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The pan-European list is the biggest problem of the electoral reform

Published on , , Sofia

Almost no interest at all was shown in the news conference of British MEP Andrew Duff (ALDE) on his proposal for an electoral reform to be realised before next European Parliament elections in 2014. In spite of the lack of interest however, Mr Duff emphasized precisely on the criticism by outlining four main criticisms. The first principle criticism is related to the most attractive part of the proposal, which is the creation of a transnational list for the election of 25 members of the European Parliament (MEPs) through a pan-European constituency. According to Andrew Duff, most critics think this would create two classes of MEPs - one of the type "euro star" members and the rest - second hand deputies.

But even now there are at least two classes of MEPs - bad and good ones, Andrew Duff said. There is also inequality in terms of the various electoral systems in the member states, when in some countries MEPs can be elected through regional territorial constituencies, while in others this is impossible. He pointed out another argument against this criticism - the European Parliament creates a wonderful levelling possibility - a former prime minister and a plumber can sit side by side, get the same salary and have equal opportunities to become influential parliamentarians.

The second principle criticism was expressed by euinside in a debate organised by the Capital weekly. And it is that, in order the electoral reform to take place, amendments to the Treaty of the EU must be made. Given the fact that reaching a compromise on the Lisbon Treaty took the EU almost 10 years, there is no person in the EU not to shiver in horror only with the thought of opening a new process of treaty negotiations. To this the British MEP said: "I have to say that I think that treaty change is going to be a normal regular feature of the EU to codify jurisprudence to make all modest changes to important instruments or procedures. The ESM is a good instance of how of the kind of the treaty change we are going to have to do in the future".

Mr Duff has in mind the agreement for small changes to the Treaty of the EU that allow the creation of the permanent mechanism for troubled member states (ESM). The main thing in this case was that EU leaders wanted a legal way to be found for these amendments to be introduced, avoiding holding referenda in those countries where it is obligatory (Ireland, for instance). The condition for this was the amendments not to lead to the transfer of more sovereignty to the European institutions.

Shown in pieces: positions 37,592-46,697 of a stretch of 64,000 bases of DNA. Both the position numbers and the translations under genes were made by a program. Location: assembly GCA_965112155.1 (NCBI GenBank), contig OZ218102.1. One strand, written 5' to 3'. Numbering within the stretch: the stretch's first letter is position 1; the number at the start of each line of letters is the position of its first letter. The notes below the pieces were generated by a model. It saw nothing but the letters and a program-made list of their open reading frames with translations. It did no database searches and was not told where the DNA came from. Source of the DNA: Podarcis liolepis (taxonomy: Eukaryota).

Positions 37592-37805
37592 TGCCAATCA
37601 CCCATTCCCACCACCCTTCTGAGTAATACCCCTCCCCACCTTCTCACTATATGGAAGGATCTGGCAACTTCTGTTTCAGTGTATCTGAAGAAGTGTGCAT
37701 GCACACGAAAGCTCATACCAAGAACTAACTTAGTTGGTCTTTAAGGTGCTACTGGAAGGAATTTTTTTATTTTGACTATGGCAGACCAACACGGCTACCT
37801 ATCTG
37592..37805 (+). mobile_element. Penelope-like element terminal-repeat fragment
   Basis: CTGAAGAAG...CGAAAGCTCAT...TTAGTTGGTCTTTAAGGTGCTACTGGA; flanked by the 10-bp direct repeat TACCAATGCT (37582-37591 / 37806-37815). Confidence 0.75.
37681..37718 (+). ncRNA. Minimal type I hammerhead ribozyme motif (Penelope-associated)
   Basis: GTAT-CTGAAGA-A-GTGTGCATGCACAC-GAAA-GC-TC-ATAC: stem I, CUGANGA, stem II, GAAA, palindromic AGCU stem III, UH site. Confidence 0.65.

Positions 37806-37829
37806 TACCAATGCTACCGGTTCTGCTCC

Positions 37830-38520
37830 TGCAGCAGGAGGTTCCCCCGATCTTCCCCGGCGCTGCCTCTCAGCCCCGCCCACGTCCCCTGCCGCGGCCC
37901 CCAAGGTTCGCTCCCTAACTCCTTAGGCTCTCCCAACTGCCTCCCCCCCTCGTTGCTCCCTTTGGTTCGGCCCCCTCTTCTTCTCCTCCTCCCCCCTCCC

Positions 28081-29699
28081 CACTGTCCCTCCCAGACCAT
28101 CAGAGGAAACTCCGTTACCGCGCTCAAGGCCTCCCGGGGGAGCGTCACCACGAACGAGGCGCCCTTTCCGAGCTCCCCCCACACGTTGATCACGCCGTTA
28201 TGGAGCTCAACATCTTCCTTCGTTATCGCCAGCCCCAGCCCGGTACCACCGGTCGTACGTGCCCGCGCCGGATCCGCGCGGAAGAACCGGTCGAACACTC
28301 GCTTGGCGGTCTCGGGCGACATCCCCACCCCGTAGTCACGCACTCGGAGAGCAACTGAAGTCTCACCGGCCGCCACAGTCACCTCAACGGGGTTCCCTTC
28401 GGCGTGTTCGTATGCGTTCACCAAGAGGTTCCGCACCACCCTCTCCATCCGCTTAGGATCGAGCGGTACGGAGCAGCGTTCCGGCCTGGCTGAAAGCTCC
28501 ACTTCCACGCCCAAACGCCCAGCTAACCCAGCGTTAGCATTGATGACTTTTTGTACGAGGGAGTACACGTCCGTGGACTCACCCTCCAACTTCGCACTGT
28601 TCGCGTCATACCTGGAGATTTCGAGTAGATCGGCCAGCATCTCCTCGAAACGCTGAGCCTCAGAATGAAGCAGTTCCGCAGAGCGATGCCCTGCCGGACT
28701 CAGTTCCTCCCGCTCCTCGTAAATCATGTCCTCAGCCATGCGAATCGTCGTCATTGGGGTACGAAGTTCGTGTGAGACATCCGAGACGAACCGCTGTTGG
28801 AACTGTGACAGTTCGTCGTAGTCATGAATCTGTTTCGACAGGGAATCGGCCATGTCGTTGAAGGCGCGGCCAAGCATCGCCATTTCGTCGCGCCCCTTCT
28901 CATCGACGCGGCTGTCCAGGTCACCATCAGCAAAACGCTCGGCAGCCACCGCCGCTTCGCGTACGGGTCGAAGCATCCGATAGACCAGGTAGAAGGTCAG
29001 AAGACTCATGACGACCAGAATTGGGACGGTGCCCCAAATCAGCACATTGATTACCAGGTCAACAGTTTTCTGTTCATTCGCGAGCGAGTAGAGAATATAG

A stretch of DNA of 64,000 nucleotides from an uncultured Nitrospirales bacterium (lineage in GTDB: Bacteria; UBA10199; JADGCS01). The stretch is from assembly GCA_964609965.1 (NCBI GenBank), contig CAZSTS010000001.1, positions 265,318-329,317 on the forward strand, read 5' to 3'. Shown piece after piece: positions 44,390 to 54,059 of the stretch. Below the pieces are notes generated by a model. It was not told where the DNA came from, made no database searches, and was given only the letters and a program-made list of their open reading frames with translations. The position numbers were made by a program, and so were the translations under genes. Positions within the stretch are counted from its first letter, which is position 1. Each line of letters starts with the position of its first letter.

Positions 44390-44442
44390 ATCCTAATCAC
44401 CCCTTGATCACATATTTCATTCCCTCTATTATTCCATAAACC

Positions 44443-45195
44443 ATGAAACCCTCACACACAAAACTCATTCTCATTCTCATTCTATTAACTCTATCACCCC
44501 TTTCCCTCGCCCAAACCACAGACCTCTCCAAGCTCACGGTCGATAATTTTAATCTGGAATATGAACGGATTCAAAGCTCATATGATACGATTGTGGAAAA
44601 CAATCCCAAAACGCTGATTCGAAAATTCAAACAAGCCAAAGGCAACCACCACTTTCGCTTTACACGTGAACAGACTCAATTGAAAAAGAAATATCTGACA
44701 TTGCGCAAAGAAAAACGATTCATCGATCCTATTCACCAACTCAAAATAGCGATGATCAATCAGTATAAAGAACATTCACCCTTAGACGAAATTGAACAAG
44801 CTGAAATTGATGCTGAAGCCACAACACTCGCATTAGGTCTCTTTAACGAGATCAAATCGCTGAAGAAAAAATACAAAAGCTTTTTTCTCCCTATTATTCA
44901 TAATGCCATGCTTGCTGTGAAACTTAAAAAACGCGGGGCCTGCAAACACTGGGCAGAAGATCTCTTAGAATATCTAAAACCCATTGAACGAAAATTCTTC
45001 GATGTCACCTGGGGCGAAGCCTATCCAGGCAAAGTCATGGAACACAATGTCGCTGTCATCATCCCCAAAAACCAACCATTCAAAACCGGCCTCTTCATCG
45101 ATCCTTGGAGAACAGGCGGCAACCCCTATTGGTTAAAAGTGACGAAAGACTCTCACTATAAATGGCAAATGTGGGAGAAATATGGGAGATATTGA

From Andrew Duff's response it does not become clear whether he has in mind precisely such types of amendments and on what basis it will be estimated whether there is a transfer of more powers to Brussels. He, however, pointed out that the treaty had to be either way changed because of Croatia's accession, planned for July 1, 2013. The deputy recalled that under the Lisbon Treaty it is the European Parliament that has the right to define how many deputies Croatia will be entitled to send, not the Council or the Commission.

The third challenge for the proposed reform is the reaction of political parties both on national and European level. According to Andrew Duff most affected by the proposal are the national political parties. They feel threatened by the proposed changes, because with the introduction of a transnational list they will start losing ground. The European political parties, again after the MEP's words, have timidly accepted the proposal, although some of them are "greatly intimidated by it".

The European People's Party (EPP) is the most federalist party, Andrew Duff claims, which is why it is the most keen. The socialists and democrats (S&D) are the most nervous on the issue and the liberals (ALDE) are somewhere inbetween, the MEP says. The Greens are firmly in support for the reform. The fourth big challenge remains timing - many MEPs in theory support the idea for a transnational list but when it came to act many of them became nervous, Duff explained.

The Polish Presidency had committed to open a dialogue on the issue with the participation of the Commission too, Andrew Duff said and hoped that the time would be enough until 2014.

comments
Shahrar Ali
22 November 2011 14:15
The Green Party of England and Wales is not in favour of transnational lists for the following reasons (statement originally passed by their national conference in 2002): "Proposals in the Treaty of Nice to create pan-EU political parties are neither in the best interests of democracy as a whole nor those of Green politics in particular. Such parties would be very distant from the citizens they seek to represent. Such a system would be less able to represent regional and national variations in circumstances, views and policies.The idea that voters in future EU elections should be required to cast some of their votes for such distant EU-wide party lists would further disenfranchise electorates already disillusioned with the EU project."
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